BEHIND THE BREAKUP: Michelle Phillips called it "two and a half years of total melodrama." That included Michelle's affair with Denny Doherty, which infuriated their bandmates Cass Elliot (who had a serious crush on Denny) and John Phillips (who told his wife, "You don't fuck my tenor!").
UGLY MOMENT: John fired his wife when she had a fling with Gene Clark of the Byrds, replacing her with another blonde. Michelle was later brought back into the fold, but then came Mama Cass' solo career.
BEHIND THE BREAKUP: Back in 1965, Kinks drummer Mick Avory attacked Dave Davies with a cymbal in the middle of a concert. Bleeding and unconscious, Davies was rushed to an infirmary, where he received 16 stitches. Yet this was mild next to the decades of hostility between Dave and his brother, Kinks frontman Ray Davies.
UGLY MOMENT: The Kinks' last concert was in 1996, and Dave turned 50 not long after that. At a party to mark the occasion, Ray stomped on the birthday cake.
Photo: GAB Archive
BEHIND THE BREAKUP: First came the breakups of couples inside the band—Stevie Nicks and Lindsey Buckingham, John and Christine McVie—which fueled "Rumours" amid mountains of cocaine. But while its lineup kept changing, Fleetwood Mac wasn't officially disbanded until 1995—and then returned two years after that.
UGLY MOMENT: August 7, 1997. As Mick Fleetwood tells it, Buckingham had a meltdown, smacked Nicks and bent her "backwards over the hood of his car." Buckingham disputes that account of what all agree was an especially difficult day.
Guns N' Roses
BEHIND THE BREAKUP: "Civil War" indeed. The band fired Steven Adler because of his heroin addiction. Lead singer Axl Rose was sought by police for assaulting a fan and inciting a riot at a St. Louis concert. Rose feuded for years with Slash, beginning in 1991 when the guitarist announced a collaboration with Michael Jackson.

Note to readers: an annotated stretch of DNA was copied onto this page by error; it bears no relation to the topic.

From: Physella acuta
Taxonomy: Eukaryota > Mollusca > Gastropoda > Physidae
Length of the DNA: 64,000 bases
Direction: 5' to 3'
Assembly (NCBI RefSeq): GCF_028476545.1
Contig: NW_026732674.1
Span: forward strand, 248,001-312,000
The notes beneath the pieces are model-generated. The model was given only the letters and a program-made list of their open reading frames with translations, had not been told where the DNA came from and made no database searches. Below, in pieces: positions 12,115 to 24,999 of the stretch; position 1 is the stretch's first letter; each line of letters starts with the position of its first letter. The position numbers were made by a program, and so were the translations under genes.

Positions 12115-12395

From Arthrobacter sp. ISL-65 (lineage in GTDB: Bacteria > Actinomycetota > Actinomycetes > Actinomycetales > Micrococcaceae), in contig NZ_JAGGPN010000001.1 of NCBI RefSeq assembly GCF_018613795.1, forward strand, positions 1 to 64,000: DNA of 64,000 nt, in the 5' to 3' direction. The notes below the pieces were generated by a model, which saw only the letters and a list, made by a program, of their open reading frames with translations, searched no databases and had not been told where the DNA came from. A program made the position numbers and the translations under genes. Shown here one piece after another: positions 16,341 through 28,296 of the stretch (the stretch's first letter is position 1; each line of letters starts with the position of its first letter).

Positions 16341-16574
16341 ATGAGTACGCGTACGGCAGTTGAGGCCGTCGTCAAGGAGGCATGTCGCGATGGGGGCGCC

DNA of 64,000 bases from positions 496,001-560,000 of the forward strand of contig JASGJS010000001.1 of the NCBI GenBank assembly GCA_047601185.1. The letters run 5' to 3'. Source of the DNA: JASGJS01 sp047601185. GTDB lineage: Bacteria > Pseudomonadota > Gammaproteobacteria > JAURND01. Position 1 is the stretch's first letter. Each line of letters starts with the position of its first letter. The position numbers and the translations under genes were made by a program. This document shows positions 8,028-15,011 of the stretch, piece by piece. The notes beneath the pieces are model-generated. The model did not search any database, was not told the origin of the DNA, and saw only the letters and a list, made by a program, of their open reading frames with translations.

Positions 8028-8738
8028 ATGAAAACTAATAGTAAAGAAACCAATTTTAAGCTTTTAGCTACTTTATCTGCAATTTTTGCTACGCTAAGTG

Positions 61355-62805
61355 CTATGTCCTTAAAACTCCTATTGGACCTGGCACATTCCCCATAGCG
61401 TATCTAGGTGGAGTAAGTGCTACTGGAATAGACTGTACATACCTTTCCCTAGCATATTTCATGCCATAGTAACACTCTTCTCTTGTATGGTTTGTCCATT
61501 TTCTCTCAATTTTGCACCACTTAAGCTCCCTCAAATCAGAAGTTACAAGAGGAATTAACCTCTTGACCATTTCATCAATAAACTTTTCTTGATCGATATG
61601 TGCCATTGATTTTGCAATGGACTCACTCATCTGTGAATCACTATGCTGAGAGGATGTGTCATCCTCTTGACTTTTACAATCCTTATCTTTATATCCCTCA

UGLY MOMENT: Calling Slash a "cancer," Rose refused to attend the Rock and Roll Hall of Fame ceremony because his former bandmates would be there.
Photo by Larry Busacca/WireImage
Creedence Clearwater Revival
BEHIND THE BREAKUP: In 1971, with his bandmates pressing for a more creative role, singer-songwriter John Fogarty invited them to contribute their own songs to Creedence's next album. The result was "Mardi Gras," which a Rolling Stone critic called "the worst album I have ever heard from a major rock band."
UGLY MOMENT: At 1993's Rock and Roll Hall of Fame ceremony, Forgarty performed with Bruce Springsteen but refused to play with members of his old band.
Photo: GAB Archive via Getty Images
BEHIND THE BREAKUP: Roger Waters said the group dynamic changed with the success of "Dark Side of the Moon" in 1973. Whatever the turning point, Pink Floyd's leader found himself at odds with David Gilmour and the rest of the band.
UGLY MOMENT: In 1986, Waters took his former bandmates to court in an effort to stop them from performing as Pink Floyd. Referring to the lawsuit 27 year later, he said something rare in the annals of rock and roll band breakups: "I was wrong."